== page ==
Pennsylvania Deposits $22 Million to its Rainy Day Fund

Pennsylvania State Capitol

Pennsylvania is following in the footsteps of California — saving money for future potential economic crises.

On Thursday, Gov. Tom Wolf announced that the state had deposited $22 million to its Rainy Day Fund.

“This deposit into the Rainy Day Fund helps stabilize our budget for the first time in nearly a decade,” Wolf said, adding that the $22 million in savings exceeds the pre-budget estimate of $14 million.

Furthermore, Wolf stressed that today, Pennsylvania is “better equipped for fiscal stability than it has been in the past.” He said that the deposit to the Rainy Day Fund is “a nest egg that we hope to grow,” an “indicator of fiscal responsibility and stability” and a sign that the state has a bright future.

Pennsylvania Treasurer Joe Torsella praised Wolf for establishing a system to build a better future for the state. He emphasized that families know the importance of setting aside resources to prepare for tough times.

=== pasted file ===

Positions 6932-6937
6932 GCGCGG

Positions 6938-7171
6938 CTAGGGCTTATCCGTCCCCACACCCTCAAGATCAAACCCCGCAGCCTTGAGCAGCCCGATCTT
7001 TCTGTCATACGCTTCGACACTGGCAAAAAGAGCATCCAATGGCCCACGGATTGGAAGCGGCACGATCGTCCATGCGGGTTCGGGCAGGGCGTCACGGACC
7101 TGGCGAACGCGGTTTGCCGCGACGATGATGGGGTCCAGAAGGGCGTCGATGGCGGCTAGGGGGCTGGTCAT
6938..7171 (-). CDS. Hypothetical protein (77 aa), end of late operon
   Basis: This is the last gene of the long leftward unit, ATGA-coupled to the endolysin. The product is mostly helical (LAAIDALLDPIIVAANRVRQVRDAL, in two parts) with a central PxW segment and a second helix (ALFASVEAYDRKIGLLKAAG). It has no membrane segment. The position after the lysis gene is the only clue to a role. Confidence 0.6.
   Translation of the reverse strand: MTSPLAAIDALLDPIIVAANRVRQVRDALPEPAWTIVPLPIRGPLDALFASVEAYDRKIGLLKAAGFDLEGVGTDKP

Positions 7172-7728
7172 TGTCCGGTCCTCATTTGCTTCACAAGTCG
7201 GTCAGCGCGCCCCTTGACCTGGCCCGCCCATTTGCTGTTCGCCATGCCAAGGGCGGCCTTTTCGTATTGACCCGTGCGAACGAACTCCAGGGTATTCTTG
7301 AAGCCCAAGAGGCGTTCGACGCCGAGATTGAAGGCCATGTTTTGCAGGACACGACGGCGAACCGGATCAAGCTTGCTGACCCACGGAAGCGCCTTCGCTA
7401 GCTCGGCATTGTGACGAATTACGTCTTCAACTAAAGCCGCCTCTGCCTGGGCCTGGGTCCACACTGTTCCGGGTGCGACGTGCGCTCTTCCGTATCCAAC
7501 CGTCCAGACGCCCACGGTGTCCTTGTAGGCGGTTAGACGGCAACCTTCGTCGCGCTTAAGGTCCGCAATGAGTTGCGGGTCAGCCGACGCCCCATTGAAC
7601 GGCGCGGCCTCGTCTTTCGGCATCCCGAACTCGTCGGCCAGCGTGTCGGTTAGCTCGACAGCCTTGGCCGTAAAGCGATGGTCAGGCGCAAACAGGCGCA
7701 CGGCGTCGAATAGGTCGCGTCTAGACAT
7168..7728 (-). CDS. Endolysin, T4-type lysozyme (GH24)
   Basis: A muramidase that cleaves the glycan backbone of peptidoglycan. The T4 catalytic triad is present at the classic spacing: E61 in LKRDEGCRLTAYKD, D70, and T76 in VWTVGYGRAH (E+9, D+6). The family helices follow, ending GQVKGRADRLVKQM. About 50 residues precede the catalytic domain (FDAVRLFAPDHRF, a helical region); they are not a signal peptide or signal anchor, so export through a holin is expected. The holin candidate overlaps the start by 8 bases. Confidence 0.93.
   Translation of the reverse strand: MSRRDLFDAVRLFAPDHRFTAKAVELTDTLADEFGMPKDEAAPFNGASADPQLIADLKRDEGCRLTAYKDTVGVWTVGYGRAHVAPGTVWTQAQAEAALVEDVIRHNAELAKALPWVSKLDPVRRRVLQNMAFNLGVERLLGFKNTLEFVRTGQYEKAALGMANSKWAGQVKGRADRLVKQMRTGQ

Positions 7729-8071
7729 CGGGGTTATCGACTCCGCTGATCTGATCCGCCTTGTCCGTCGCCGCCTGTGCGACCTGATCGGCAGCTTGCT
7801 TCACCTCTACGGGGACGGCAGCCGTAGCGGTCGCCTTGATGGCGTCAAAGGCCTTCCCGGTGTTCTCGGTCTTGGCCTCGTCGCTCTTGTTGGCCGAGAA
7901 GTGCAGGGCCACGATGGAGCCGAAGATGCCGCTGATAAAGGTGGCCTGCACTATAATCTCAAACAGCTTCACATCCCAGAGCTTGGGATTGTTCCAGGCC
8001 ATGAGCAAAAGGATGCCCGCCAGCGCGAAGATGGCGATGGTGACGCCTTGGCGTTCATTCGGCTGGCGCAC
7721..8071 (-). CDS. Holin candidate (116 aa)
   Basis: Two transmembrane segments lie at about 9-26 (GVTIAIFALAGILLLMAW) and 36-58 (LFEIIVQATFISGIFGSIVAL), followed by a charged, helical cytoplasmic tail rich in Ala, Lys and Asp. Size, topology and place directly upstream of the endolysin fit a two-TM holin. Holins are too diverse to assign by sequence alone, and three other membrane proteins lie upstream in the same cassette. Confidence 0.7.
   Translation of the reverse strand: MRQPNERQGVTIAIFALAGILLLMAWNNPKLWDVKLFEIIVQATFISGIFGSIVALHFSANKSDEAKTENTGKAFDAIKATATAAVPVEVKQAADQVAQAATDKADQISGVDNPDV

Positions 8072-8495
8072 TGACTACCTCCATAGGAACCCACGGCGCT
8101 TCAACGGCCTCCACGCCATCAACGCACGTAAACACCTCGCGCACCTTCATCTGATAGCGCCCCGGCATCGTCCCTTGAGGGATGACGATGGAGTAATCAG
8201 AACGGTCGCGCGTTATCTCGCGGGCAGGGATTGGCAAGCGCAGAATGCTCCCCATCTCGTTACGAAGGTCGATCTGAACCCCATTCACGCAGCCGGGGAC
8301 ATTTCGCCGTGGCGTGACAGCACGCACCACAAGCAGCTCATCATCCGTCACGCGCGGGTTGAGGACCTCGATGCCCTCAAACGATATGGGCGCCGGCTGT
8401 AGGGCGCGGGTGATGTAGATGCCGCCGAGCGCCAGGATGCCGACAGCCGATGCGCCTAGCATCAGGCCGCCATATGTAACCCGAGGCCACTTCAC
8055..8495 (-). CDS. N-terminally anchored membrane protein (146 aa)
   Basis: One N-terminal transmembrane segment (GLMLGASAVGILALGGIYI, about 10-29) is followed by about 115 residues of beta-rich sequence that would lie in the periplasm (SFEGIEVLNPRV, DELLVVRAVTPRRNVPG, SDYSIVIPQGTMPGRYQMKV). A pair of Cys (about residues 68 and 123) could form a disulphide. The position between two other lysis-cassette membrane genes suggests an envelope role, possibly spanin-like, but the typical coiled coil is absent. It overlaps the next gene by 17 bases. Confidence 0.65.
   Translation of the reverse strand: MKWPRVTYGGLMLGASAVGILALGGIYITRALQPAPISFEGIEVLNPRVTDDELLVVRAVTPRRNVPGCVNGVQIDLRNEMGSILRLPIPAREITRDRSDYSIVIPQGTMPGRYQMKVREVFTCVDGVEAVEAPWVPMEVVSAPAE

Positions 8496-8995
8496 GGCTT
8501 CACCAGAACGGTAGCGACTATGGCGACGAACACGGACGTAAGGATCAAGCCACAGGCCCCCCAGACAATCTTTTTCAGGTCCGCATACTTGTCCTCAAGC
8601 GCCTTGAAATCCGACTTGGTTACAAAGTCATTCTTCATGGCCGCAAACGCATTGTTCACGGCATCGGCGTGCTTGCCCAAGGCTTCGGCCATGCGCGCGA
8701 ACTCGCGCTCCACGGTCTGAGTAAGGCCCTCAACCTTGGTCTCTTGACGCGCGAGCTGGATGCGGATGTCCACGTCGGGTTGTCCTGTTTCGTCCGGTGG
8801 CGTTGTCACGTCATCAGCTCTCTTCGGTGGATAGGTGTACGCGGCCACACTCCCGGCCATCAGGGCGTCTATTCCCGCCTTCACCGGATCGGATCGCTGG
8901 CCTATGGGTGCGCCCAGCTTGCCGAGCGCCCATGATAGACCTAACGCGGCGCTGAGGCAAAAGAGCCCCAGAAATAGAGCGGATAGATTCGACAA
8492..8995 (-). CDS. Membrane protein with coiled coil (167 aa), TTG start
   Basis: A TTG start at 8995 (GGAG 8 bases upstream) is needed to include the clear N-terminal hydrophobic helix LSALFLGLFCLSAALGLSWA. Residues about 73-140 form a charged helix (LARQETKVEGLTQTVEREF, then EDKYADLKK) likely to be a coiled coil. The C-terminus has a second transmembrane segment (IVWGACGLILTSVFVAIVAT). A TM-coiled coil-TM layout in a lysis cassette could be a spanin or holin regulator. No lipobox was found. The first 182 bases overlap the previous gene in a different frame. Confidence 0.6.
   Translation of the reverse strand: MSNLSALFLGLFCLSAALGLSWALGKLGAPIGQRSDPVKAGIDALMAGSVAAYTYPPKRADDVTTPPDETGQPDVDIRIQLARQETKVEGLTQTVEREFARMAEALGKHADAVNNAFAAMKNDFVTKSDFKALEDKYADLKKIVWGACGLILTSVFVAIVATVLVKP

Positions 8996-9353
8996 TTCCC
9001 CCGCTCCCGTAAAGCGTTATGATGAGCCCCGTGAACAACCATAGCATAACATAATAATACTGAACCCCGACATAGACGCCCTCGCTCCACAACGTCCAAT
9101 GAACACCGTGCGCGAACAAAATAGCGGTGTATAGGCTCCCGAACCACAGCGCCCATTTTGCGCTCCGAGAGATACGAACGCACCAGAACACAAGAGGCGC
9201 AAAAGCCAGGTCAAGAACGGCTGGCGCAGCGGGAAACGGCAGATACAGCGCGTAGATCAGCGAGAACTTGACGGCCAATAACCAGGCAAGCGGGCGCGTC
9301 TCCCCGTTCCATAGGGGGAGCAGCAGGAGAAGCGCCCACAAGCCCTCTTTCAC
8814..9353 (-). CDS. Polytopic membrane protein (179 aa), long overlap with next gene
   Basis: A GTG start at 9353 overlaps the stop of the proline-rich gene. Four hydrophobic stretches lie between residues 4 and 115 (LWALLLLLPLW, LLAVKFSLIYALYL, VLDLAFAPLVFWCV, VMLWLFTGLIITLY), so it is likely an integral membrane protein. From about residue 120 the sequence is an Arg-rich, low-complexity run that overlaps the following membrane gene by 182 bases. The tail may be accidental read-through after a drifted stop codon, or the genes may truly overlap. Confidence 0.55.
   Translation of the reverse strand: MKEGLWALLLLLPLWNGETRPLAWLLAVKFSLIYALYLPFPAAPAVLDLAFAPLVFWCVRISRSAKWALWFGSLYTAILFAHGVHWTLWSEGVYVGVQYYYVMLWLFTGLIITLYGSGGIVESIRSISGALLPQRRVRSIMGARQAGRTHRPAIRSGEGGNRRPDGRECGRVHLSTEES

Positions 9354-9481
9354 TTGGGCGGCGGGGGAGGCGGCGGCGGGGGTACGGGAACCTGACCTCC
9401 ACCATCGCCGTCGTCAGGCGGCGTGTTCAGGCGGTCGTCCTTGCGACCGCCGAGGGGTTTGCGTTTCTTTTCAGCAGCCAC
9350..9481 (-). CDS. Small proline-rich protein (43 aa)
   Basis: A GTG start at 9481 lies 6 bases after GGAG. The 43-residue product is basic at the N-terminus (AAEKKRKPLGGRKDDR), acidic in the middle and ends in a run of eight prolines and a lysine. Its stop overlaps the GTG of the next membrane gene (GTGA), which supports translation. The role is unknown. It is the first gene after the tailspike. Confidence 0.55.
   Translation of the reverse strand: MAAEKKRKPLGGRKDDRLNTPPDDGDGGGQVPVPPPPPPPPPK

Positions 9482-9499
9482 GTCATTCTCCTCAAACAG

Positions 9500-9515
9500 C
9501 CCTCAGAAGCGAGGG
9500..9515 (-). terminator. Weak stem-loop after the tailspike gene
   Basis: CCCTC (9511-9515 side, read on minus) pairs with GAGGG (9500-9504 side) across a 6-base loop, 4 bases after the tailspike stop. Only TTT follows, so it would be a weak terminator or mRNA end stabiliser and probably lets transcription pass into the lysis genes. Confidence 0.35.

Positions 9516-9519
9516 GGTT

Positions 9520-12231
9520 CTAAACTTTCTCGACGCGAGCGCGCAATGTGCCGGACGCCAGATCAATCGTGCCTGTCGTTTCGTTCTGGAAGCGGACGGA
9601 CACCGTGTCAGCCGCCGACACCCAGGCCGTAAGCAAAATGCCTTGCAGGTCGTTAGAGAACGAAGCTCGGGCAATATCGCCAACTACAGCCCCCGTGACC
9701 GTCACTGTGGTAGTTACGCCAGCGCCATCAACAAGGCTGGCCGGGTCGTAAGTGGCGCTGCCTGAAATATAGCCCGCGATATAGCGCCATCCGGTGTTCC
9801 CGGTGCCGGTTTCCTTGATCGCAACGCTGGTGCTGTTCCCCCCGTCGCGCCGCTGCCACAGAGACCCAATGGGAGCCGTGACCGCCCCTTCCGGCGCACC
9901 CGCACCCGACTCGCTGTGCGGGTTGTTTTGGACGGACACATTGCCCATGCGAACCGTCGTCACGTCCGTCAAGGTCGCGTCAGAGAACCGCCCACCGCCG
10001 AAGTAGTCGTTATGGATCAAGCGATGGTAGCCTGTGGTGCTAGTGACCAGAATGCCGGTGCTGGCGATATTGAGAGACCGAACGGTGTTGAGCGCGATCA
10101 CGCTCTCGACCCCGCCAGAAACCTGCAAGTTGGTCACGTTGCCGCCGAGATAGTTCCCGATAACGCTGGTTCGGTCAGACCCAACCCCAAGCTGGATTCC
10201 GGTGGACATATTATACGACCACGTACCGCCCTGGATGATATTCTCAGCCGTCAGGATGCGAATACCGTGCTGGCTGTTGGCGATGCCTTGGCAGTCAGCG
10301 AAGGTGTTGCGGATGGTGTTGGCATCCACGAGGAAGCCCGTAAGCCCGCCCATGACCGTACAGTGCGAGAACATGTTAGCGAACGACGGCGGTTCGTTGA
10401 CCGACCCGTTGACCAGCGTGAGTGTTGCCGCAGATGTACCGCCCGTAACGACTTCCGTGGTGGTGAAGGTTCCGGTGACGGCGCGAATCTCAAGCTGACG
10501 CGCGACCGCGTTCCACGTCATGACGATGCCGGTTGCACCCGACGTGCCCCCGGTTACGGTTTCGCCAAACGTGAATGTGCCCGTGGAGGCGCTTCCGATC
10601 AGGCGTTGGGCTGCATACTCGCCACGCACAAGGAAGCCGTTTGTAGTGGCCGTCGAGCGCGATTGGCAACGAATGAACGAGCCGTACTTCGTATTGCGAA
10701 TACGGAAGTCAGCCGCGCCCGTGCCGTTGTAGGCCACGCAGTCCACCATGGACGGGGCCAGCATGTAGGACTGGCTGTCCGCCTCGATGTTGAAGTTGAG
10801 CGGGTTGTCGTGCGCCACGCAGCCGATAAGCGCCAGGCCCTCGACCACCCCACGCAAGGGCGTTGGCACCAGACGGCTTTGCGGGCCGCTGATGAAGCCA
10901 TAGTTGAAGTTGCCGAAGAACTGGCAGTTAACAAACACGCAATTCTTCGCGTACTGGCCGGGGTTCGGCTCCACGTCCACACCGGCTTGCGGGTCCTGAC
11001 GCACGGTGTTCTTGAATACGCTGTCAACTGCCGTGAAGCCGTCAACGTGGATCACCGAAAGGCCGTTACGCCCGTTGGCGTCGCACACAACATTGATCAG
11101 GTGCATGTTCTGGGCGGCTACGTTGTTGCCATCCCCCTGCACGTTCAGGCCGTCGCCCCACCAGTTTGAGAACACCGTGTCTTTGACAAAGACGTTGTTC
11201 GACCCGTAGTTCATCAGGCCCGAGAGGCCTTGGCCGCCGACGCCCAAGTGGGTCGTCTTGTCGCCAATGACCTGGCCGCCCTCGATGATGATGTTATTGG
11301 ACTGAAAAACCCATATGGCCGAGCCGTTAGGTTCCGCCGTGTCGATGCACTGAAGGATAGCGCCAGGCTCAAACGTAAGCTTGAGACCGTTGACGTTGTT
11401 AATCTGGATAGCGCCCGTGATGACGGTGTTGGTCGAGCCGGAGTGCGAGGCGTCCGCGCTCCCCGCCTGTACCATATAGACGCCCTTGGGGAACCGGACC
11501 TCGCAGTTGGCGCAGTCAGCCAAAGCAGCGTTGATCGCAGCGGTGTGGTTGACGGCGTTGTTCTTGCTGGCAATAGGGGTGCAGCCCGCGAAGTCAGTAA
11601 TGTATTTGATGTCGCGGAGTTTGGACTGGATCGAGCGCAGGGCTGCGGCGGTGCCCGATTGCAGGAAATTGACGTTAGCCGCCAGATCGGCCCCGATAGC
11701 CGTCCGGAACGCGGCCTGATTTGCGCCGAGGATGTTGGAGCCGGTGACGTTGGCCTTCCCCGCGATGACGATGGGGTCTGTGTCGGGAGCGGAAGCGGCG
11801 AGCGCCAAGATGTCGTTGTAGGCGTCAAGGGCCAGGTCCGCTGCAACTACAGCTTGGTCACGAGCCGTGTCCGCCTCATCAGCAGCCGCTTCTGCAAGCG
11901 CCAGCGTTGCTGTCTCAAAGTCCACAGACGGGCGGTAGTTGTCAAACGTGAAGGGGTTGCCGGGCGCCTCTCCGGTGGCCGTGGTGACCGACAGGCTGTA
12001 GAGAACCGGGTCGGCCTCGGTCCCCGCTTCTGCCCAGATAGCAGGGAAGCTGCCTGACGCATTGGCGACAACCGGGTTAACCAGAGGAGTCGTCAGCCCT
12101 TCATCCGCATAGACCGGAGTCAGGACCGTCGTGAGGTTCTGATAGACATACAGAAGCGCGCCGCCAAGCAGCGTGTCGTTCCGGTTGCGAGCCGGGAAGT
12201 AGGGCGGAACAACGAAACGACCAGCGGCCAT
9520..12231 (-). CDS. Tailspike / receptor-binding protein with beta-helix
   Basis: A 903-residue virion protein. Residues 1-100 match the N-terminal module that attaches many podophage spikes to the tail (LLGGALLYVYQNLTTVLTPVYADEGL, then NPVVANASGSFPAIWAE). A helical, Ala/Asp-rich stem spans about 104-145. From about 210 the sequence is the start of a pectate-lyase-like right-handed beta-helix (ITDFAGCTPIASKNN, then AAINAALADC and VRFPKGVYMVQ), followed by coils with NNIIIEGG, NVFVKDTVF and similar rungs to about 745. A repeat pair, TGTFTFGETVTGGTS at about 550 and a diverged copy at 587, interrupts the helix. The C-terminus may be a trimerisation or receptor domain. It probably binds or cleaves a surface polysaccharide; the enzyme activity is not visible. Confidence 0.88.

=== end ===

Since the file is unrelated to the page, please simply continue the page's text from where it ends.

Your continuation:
He also praised Wolf for “moving our state finances in that same direction.”

Wolf Implemented a Variety of Savings Strategies

The governor’s administration has outlined different savings initiatives and implemented them over the past 3 1/2 years.

One of these initiatives is the Governor’s Office of Transparency, Innovation, Management and Efficiency (GO-TIME). Through this initiative, Pennsylvania immediately earned $100 million in annual savings. The state adopted smarter and more efficient procurement. In addition, it introduced more cost-saving measures such as contract renewal reductions and live, reverse auctions for contracts.

Some other cost-savings strategies by Wolf have included streamlining the state’s mailing process and implementing inmate systems management at the Department of Corrections.

Wolf eliminated over $2 billion in costs in the state’s General Fund as part of its 2017-18 budget. He also focused on reducing the size of the state’s workforce and downsizing facilities.

Furthermore, he consolidated and merged HR and IT across state agencies. As a result, Pennsylvania realized a total of $2.2 billion in recurring savings.